The article about the sentencing disparity between crack and powder cocaine offenders wrongly attributed to Norman L. Reimer a comment about the impact the disparity has had on race and policing. Reimer said he made no racial distinctions in his remarks.
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Adjusted Penalties for Crack May Aid Ex-Ballplayer's Case
The law was intended to curb the violence associated with the crack cocaine trade in black communities. But opponents say it was fraught with problems.
More than 80 percent of defendants were, like Aikens, African American. According to this year's sentencing commission report to Congress, the median weight of the crack carried by offenders was 51 grams. The median weight carried by powder cocaine offenders was 6,000 grams.
"Most of these crack dealers are, in fact, low-level offenders," said Eric E. Sterling, president of the Criminal Justice Policy Foundation. "Most of them aren't violent. There is this vicious stereotype of black dope dealers armed to the teeth. But it's not true. It's a shame that this type of stereotype started coming out again in the debate over drug sentencing."
The disparity prompted police to concentrate on black crack cocaine distributors more than the mostly white and Latino powder cocaine dealers, said Norman L. Reimer, executive director of the National Association of Criminal Defense Lawyers.
Some attorneys contend that undercover police and informants, posing as users or distributors, encouraged powder cocaine users to cook crack and turned the cases over to federal authorities because those prosecutions resulted in more prison time.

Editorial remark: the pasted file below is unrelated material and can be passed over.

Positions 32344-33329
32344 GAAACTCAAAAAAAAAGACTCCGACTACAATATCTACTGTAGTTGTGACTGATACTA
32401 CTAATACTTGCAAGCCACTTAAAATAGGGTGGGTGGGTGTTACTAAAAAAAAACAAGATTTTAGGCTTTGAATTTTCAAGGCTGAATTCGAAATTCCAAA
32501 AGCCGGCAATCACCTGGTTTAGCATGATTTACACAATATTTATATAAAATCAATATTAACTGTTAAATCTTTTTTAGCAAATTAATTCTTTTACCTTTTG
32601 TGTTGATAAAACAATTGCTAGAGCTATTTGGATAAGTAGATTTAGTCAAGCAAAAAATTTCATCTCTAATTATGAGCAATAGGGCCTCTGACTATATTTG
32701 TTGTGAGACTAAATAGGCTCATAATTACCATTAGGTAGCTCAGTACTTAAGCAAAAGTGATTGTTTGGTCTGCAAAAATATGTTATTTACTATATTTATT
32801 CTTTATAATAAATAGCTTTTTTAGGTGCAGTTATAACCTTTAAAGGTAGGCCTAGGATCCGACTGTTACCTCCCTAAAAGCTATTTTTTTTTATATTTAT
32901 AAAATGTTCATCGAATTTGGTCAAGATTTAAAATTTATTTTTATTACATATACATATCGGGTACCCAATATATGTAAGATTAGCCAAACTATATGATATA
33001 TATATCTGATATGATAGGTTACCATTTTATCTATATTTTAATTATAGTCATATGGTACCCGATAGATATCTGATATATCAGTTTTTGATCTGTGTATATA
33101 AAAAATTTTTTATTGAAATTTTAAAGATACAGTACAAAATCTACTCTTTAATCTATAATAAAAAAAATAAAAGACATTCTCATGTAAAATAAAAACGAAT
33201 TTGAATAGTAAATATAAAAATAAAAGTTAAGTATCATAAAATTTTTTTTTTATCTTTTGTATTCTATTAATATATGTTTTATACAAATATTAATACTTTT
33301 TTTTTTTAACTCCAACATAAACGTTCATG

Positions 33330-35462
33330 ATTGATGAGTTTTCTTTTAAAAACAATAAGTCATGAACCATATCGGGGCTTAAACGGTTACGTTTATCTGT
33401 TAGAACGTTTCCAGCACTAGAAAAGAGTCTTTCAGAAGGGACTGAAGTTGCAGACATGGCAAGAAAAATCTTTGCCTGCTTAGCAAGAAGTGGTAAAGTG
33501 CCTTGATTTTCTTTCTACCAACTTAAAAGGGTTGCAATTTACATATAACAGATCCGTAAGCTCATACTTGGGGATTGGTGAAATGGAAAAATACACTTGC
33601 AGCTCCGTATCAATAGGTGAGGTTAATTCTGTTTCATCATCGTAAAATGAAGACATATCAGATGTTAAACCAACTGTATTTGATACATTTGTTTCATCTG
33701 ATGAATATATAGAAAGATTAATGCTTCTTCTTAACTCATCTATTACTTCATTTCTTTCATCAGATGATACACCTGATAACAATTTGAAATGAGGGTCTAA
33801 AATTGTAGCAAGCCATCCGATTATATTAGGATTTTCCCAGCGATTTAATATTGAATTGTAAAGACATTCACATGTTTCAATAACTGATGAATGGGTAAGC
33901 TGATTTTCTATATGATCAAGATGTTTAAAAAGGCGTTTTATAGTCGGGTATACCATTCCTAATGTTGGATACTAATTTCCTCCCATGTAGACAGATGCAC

"The disparity created by the guidelines . . . increased the impact of . . . this procedure," Reimer added. "It creates the opportunity to turn a person with one level of criminality to another level with profound consequences."
Such was the case with Aikens.
A big man from South Carolina, he was a natural at slugging a baseball. The California Angels drafted him but soon traded him to the Kansas City Royals.
In the 1980 World Series won by the Philadelphia Phillies, Aikens hit two home runs in the first game and another two in the fourth game, a first in major league history and a record that stands, according to the National Baseball Hall of Fame Museum.
Two years later, he was walking in a hotel hallway and saw a few teammates huddled together in a room. He entered the room and eventually tried powder cocaine for the first time. A year later, he was arrested in a sting with other players, including Royals outfielder Willie Wilson and pitcher Vida Blue.
Aikens went to prison and later failed to recapture his hitting prowess with the Toronto Blue Jays. He went on to play in Mexico. In 1992, he returned to Kansas City, still an addict.
In December 1993, an undercover Kansas City police officer in a car approached Aikens. According to court records, she told him she was lost and asked for directions. Minutes later, she asked for narcotics. Aikens told her, "I can get whatever you want."